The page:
Incidents from previous volumes are often referred to in the subsequent ones, although they can be read independently.

[2][3]

Albums in the official series[edit]

The following are the Dutch language editions. From volume 1 to volume 8 the publisher was Oberon, from volume 9 to 15, Big Balloon, and from volume 16 Franka BV.

1. Het Misdaadmuseum (Criminology Museum) (1978)

2. Het Meesterwerk (The Masterpiece) (1978)

3. De Terugkeer van de Noorderzon (The Return of the Noorderzon) (1978)

4. De Wraak van het Vrachtschip (The Revenge of the Freighter) (1979)

  • De Terugkeer van de Noorderzon and De Wraak van het Vrachtschip together form one episode.

5. Circus Santekraam (1981) (includes the episode Animal Day).

6. Het Monster van de Moerplaat (The Swamp Monster) (1982)

  • also includes the episodes Pyromaniac and Saboteur.

7. De Tanden van de Draak (The Dragon's Teeth) (1984)

8. De Ondergang van de Donderdraak (The Dragon's Downfall) (1986)

  • De Tanden van de Draak and De Ondergang van de Donderdraak together form one episode.

9. Moordende Concurrentie (Murderous Competition) (1990)

10. Gangsterfilm (Gangster Movie') (1992)

11. De Vlucht van de Atlantis (Flight of the Atlantis) (1993)

12. De Blauwe Venus (The Blue Venus) (1994)

13. De Dertiende Letter (The Thirteenth Letter) (1995)

14. Het Portuguese Goudschip (The Portuguese Gold Ship) (1996)

15. De Ogen van de Roerganger (The Eyes of the Oarsman) (1997)

  • Het Portuguese Goudschip and De Ogen van de Roerganger together form one episode.

16. Succes Verzekerd (Success Guaranteed) (1999)

17. Eigen risico (At Your Own Risk) (2001)

  • Succes Verzekerd and Eigen Risico together form one episode.

18. Kidnap (2004)

19. Het zwaard van Iskander (The Sword of Iskander) (2006)

20. De Witte Godin (The White Goddess) (2009)

21. Het Zilveren Vuur (The Silver Fire) (2010)

  • Het zwaard van Iskander, De Witte Godin and Het Zilveren Vuur together form the trilogy De reis van de Ishtar (The Journey of Ishtar)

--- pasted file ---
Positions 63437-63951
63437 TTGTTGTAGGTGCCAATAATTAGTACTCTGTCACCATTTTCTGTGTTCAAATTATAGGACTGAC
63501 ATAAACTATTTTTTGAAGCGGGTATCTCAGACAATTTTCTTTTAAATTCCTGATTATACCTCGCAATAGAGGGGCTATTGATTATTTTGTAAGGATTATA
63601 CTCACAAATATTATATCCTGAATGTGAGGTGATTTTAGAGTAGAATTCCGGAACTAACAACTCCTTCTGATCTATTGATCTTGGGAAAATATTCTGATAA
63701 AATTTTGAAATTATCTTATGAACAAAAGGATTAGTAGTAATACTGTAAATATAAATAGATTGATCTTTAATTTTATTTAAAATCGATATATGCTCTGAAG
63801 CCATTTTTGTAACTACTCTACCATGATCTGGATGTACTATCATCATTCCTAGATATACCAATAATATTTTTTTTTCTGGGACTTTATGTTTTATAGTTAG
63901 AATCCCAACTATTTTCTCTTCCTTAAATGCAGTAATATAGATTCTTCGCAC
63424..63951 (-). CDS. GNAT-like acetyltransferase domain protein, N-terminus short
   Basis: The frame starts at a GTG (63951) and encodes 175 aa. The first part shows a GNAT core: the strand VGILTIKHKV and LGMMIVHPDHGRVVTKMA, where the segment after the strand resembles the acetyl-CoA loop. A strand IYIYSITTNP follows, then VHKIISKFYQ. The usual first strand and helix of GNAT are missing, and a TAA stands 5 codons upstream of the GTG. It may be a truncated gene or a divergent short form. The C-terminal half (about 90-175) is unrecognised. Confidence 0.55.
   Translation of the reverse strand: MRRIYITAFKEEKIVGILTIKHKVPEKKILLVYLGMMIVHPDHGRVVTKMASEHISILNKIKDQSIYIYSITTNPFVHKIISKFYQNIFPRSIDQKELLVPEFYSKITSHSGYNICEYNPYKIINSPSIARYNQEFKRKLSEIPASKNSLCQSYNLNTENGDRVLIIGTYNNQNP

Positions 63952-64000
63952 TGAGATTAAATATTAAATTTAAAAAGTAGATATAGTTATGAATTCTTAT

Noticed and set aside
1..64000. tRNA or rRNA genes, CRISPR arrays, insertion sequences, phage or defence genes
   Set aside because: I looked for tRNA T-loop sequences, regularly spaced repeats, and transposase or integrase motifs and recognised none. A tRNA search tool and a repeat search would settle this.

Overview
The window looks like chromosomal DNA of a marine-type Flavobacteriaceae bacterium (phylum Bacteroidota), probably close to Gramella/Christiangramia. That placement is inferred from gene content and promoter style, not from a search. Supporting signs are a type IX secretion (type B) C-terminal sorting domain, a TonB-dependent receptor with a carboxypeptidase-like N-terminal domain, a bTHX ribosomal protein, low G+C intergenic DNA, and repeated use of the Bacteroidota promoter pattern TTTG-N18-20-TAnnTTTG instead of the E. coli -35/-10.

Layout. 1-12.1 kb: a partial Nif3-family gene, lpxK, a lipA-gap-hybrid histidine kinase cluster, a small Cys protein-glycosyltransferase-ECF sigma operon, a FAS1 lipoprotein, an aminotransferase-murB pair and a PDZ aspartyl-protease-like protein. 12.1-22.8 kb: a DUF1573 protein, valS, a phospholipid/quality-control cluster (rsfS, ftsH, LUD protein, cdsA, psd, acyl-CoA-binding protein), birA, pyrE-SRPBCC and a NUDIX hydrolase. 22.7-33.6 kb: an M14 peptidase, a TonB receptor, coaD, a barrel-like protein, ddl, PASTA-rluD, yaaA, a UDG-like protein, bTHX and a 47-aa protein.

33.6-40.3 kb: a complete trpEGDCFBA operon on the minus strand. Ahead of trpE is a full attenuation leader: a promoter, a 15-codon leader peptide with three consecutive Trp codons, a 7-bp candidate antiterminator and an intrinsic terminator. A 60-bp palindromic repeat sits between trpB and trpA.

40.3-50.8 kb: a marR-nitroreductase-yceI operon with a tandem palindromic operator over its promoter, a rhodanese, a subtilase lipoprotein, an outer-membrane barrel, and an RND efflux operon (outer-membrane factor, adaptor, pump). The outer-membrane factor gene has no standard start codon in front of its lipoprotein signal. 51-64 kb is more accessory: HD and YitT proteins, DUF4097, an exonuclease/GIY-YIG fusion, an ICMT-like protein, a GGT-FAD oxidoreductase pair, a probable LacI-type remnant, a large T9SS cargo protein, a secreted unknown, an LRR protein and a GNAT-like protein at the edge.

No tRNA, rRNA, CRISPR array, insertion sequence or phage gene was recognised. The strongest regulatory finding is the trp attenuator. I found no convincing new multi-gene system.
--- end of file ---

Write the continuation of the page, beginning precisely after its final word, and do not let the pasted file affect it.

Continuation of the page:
22. Onderwereld (Underworld) (2012)

Albums not in the main series[edit]

  • The Cadillac Club (1988)
  • Harley Collection (1998)
  • Kerstkaarten, Overschakelen and Aquarellen (2000)
    • These three volumes ("Christmas Cards", "Dust Jackets" and "Watercolours") appeared in the "kill them pirates" edition produced by Franka BV as a reaction to pirated publications of Franka items after a quantity of Kuijpers' drawings had been stolen.
  • Felle Flitsen (2002), specially produced for strip cartoon week by the publishing house Silvester of 's-Hertogenbosch.
  • Het geheim van de archiefkast ("The Secret of the Muniment Chest") (1989)
  • Het halssnoer (The Noose) (date of publication unknown) - early version of Moordende Concurrentie.
  • Technicolor Widescreen (date of publication unknown)

Trivia[edit]

  • In 1985 Eppo placed an April Fool's joke suggesting that Steven Spielberg would turn Dragon's Teeth into a Hollywood blockbuster movie.
  • The same year, shortly before the publishing of Dragon's Fall, a fake advert emerged telling Franka was busy removing every forged Chinese antiquity in existence.
  • Work on Murderous Competition already started before Dragon's Teeth; it took seven years to complete before it was serialised late 1989 in the forthnightly Sjors & Sjimmie. The Saboteur (1979/1981) was republished as a prequel to introduce Laura Lava to the younger readers.
  • In issue 22-2009 of Eppo Franka is lined up in an identity parade of possible offenders who brutally robbed the young girl Elsje (from another comic series) of her copy of Eppo. Other suspects include Agent 327 and Leonard.

References[edit]

  1. ^ Note that some references incorrectly describe her as an archaeologist, though she has no professional training, nor is interest in archeology a major element. She does however start the series working for a criminology museum (Album #1, 'Misdaadmuseum'), and later on has her own PI agency, supporting the private investigator assessment.
  2. ^ a b "Henk Kuijpers". Lambiek Comiclopedia. Retrieved 2006-11-16. 
  3. ^ BDoubliées. "Franka publications dans Spirou" (in French). 

External links[edit]